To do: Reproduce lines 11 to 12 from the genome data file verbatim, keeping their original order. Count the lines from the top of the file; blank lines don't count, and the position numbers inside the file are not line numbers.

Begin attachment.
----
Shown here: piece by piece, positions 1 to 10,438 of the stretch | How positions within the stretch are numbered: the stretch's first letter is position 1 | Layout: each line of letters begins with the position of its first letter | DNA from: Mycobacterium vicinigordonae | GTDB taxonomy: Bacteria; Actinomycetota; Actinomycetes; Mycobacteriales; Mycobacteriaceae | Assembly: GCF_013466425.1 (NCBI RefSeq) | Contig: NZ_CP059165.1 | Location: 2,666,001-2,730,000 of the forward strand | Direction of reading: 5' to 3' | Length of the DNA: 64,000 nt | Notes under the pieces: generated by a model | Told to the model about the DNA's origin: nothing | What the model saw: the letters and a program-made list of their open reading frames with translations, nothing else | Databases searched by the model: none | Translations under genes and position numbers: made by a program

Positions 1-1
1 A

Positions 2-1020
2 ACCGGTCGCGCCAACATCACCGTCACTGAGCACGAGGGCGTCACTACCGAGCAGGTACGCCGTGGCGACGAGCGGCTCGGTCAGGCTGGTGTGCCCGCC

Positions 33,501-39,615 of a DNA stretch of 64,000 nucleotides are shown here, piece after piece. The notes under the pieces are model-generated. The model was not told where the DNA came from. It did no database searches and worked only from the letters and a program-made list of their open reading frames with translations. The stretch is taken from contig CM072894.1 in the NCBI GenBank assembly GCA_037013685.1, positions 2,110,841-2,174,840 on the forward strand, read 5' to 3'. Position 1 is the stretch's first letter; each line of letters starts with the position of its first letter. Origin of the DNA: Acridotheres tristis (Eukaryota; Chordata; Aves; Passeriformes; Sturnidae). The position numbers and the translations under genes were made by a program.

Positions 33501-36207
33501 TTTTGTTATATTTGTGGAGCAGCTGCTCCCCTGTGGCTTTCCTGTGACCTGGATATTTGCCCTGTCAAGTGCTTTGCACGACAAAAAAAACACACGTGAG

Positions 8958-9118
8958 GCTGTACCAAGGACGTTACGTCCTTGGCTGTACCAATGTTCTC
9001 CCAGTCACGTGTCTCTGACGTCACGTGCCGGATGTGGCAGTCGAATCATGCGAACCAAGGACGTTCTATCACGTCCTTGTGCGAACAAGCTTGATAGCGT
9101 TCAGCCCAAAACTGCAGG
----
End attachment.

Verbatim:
9001 CCAGTCACGTGTCTCTGACGTCACGTGCCGGATGTGGCAGTCGAATCATGCGAACCAAGGACGTTCTATCACGTCCTTGTGCGAACAAGCTTGATAGCGT
9101 TCAGCCCAAAACTGCAGG